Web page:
Recently, you wrote to ask John Piper a question about a trend you noticed in people serving on the mission field – namely, that the vast majority of them are women. Specifically, you noted that there are significantly fewer single men than single women engaged in full time missions, and you wanted to know Pastor Piper’s thought about why that might be. Pastor Piper offered several thoughts in reply, ones he was careful to note were grounded in opinion, rather than fact. For that reason, I feel emboldened to add on to what Pastor Piper proposed. The Ask Pastor John format is notably short, and it’s possible there wasn’t sufficient time to note possibilities beyond what he offered, so here goes:
- Single men have many more avenues of full time ministry to pursue than single women. In the sector of evangelicalism in which Pastor Piper and I live and serve, men with leadership and communication gifts have a wide number of full time ministry or vocational options they are encouraged to consider. A pastorate, a professorship or administrative position in a Christian institution, or even simply a senior leadership position in a secular professional field are all vocations that men are coached to pursue. So, it’s just a matter of basic math that, if missions is only one of a number of ministry options a man has from which to choose, the number of men who choose each individual option will be fewer.
- Some single men wisely discern that, like pastoral ministry, the mission field is a matter of calling and gifting, not just willingness, or a fall back option when nothing else is working out. Some others, well, don’t. Some single men think the solution to their bad grades or battles with lust or laziness will be found living in a remote jungle. far from the temptations and turmoil of Western life. Those men will be wrong, often in ways that hurt many others beyond themselves. Wiser men take note, work out their issues at home, and if they continue to struggle, see that as confirmation that the call to missions is not theirs, and they should feel confident in that decision, rather than discouraged.
- Some single women have taken a long, honest look forward at the cultural trajectory we’re on, and a look back at the way their mothers navigated life, and realized this moment requires charting a different, more intentional course. Women in previous generations were encouraged to be certain of the likelihood of marriage and children at a relatively early age, with men having an array of professional and ministerial vocations they were taught to pursue with a mind to pursuing and providing for a family, and everyone planned accordingly. Today, porn culture is robbing men of both the interest in or ability to pursue marriage, while unfettered technological advancement is narrowing the types of work available to men (and women) to pursue in a way that ensures economic and familial stability, let alone fulfillment. Simply put, single women today can be far less certain that marriage and children will be part of their future, whether at a young age or at all. Taking Dr. Piper at his famous words, they’re not going to waste their life waiting for what may never come. They’re going to start spending it for the cause of Christ now, and are entrusting Him with their future.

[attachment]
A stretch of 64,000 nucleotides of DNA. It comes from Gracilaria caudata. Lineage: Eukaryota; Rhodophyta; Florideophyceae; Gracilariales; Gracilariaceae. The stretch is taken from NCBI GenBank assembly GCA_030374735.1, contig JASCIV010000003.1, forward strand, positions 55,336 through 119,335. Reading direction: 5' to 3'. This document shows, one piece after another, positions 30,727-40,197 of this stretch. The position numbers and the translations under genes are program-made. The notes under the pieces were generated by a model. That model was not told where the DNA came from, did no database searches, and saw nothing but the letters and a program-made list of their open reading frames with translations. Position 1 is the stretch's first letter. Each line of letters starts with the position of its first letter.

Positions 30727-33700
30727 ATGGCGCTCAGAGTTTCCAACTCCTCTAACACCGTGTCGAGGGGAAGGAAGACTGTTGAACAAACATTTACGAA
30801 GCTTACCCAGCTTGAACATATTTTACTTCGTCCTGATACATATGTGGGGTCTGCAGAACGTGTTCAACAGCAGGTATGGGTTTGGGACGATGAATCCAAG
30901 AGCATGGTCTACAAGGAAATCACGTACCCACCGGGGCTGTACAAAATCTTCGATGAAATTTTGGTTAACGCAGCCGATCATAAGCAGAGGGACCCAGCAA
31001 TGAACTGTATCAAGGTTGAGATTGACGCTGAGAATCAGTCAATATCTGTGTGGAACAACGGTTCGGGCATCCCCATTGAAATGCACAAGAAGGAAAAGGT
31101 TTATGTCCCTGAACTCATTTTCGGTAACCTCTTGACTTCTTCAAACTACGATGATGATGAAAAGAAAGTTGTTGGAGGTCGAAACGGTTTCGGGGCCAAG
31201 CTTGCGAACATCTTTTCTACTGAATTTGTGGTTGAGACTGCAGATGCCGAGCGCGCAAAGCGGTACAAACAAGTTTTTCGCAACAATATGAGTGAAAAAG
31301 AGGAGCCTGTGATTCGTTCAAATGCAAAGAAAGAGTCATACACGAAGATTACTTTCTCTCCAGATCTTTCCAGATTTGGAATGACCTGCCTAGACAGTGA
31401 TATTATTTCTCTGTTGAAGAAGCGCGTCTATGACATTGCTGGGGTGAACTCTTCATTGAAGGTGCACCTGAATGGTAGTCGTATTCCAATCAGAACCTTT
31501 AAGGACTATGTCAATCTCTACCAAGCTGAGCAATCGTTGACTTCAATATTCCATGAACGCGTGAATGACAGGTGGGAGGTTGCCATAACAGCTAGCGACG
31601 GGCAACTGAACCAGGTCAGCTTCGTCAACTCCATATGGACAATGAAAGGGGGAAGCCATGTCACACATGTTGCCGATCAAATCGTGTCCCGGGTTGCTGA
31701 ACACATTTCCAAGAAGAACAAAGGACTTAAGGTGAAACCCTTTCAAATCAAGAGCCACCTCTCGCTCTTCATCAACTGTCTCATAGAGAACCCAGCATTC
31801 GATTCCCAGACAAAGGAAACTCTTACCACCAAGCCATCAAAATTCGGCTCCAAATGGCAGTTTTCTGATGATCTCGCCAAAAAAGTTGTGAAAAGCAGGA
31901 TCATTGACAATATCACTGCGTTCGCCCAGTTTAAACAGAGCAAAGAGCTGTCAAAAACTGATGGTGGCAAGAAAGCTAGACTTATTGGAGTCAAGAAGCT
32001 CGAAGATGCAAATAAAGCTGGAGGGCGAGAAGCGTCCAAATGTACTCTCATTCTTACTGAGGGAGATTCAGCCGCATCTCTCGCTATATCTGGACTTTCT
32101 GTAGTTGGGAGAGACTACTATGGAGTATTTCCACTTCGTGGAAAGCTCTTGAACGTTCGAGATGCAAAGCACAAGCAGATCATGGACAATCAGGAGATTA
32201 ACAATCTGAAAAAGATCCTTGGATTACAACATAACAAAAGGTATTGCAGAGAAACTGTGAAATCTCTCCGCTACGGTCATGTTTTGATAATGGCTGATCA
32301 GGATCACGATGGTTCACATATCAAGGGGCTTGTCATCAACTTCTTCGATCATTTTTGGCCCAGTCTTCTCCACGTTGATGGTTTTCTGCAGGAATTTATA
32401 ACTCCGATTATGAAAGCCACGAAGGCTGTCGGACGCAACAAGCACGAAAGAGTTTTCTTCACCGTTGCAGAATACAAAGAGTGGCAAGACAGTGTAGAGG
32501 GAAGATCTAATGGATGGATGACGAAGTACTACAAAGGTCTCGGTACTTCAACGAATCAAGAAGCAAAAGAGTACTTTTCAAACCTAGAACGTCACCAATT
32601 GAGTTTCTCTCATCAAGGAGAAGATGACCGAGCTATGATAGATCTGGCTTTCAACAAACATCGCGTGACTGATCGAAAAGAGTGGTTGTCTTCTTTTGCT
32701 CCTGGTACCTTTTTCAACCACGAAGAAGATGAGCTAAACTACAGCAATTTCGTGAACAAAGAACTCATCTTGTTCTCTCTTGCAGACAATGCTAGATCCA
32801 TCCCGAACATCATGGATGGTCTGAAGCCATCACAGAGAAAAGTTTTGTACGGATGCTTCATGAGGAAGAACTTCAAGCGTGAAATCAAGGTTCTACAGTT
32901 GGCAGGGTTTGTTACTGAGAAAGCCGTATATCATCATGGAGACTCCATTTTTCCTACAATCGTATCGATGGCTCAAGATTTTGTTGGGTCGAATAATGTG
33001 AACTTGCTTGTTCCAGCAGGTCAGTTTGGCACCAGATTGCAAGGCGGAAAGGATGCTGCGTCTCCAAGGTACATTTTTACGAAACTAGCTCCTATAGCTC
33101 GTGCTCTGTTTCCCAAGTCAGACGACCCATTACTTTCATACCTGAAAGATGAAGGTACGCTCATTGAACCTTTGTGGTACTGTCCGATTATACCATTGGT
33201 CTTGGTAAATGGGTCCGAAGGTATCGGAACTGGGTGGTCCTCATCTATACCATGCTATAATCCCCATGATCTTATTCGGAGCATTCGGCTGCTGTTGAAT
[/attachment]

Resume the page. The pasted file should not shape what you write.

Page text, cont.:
That so many women have made this commitment and are remaining faithful in it may not necessarily be a problem in need of a solution. It may, in fact, be God’s plan for this current time in history. And if it is, women who resist the secular siren call for wealth and comfort and power in secular professions AND the presumptive temptations the church can unwittingly entangle them in about waiting for marriage, should be praised, encouraged, and supported accordingly.
I hope this helps.